Politicians aren't always known for being the most honest people. Still, it's hard to stand up and call them liars.
But that's just what the Pulitzer Prize-winning website PolitiFact.com does. It looks at what politicians say, then determines how honest they are. And at the end of the year, PolitiFact names the biggest political lie of the year.
So what is that lie for 2011, according to PolitiFact?
"This was a claim we heard over and over again after the House voted in April on a budget by (Rep. Paul Ryan (R, Wis.). It's just not true," Adair said. "The way they say it, they say the House voted to end Medicare. That's not what they did. The House voted to protect Medicare on people who are 55 or older, but to privatize it and restructure it in a dramatic way for people who are younger. It's wrong to say 'end Medicare' and it's the classic scare tactic we've seen targeting the elderly for many years."
Adair shared two ads that mention this claim -- one featuring an elderly woman in a wheelchair being thrown off a cliff by a Paul Ryan lookalike, and one of an elderly man dressed up as a fireman, presumably to be a stripper at a bachelorette party -- the assumption being that he's working until death to maintain health benefits.
Editor's note: The video of the elderly woman being thrown off a cliff was produced by The Agenda Project, a progressive non-profit 501(c)(4) organization, as part of its "America the Beautiful" campaign.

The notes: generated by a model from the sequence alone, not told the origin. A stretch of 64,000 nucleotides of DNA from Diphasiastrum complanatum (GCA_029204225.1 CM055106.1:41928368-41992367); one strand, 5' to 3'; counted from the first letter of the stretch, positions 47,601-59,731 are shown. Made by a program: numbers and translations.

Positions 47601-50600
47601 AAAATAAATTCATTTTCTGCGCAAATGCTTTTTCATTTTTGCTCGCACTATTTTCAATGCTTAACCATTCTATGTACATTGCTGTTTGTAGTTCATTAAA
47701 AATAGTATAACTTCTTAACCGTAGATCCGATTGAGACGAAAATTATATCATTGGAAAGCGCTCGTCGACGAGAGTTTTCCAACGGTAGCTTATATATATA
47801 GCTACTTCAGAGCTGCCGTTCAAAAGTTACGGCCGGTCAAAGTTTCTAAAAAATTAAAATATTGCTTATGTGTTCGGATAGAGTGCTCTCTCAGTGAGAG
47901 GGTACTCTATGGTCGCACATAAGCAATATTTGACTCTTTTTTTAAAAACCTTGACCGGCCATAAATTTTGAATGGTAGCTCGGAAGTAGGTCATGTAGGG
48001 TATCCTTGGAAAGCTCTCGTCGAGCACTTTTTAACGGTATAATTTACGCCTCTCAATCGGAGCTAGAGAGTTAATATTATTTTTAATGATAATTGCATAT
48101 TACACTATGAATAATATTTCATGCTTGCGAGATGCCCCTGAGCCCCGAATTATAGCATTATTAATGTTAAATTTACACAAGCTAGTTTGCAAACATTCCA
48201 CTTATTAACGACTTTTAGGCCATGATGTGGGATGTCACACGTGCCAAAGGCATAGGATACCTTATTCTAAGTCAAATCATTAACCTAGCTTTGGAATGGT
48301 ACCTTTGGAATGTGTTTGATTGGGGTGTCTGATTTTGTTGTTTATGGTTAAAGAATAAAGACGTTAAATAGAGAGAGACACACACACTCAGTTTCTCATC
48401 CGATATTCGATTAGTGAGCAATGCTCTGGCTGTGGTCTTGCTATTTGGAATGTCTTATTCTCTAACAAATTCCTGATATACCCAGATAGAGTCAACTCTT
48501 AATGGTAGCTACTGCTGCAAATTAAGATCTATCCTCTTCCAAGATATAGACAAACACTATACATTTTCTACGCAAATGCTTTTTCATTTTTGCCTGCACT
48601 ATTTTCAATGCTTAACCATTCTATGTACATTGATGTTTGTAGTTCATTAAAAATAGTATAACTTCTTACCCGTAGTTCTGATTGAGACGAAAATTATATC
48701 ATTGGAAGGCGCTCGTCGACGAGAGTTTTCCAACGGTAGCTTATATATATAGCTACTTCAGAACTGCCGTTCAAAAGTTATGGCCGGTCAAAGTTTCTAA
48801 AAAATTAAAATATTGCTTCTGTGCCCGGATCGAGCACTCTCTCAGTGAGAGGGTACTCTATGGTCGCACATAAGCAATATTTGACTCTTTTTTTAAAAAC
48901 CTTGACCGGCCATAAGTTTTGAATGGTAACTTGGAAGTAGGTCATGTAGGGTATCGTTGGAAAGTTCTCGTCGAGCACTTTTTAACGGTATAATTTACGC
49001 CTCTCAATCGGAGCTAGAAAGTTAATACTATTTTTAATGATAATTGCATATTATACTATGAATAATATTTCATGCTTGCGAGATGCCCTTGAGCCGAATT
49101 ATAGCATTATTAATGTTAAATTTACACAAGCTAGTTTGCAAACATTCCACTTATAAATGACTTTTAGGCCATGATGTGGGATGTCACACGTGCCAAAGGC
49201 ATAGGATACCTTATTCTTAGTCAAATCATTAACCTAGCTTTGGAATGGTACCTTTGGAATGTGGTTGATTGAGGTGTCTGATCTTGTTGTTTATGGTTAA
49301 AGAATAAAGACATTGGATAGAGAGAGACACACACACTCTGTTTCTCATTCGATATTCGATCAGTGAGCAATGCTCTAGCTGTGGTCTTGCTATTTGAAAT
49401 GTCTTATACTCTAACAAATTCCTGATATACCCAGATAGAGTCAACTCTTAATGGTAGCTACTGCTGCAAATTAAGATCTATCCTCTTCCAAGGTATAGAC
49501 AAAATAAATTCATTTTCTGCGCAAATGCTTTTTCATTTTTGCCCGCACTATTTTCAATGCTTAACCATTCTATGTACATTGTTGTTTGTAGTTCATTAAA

"(The ads are) targeting an audience of elderly people," Adair said. "But the elderly people are actually protected under the Ryan plan. So it really was a distortion of what Ryan was trying to do, which was change the plan and save money for people who were younger. And, you know, it's amazing, when you go back in history, this kind of attack has been going on since 1952 -- at least. Why? Because it works."
This isn't the first time a health care-related topic has been named one of the top lies of the year by PolitiFact. In fact, Adair said last year, the top lie was the claim by Republicans that the health care law was a government takeover. The year before that, it was the existence of "death panels" in President Obama's healthcare reform measure.
"Health care is ripe for big falsehoods because it's complicated, there are life-or-death stakes to it," Adair said. "And I think everybody is worried, 'Am I going to be able to afford health care?' So I wouldn't be surprised if we see another lie of the year involving health care."
A finalist in this year's lie of the year consideration was a statement about the HPV vaccine by Republican presidential hopeful Michele Bachmann.
Bachmann said during a TV interview, "I had a mother last night come up to me here in Tampa, Florida, after the debate. She told me that her little daughter took that vaccine, that injection, and she suffered from mental retardation thereafter."
PolitiFact rated that claim as false.
"The doctor's organizations came out and were very critical of Congressman Bachmann for saying that, saying something that was not based on medical evidence, going out with something based on one anecdote," Adair said. "That was a finalist. Ultimately, we didn't pick that one because it didn't have the reach that the Medicare claim did. But definitely, a big falsehood in 2011."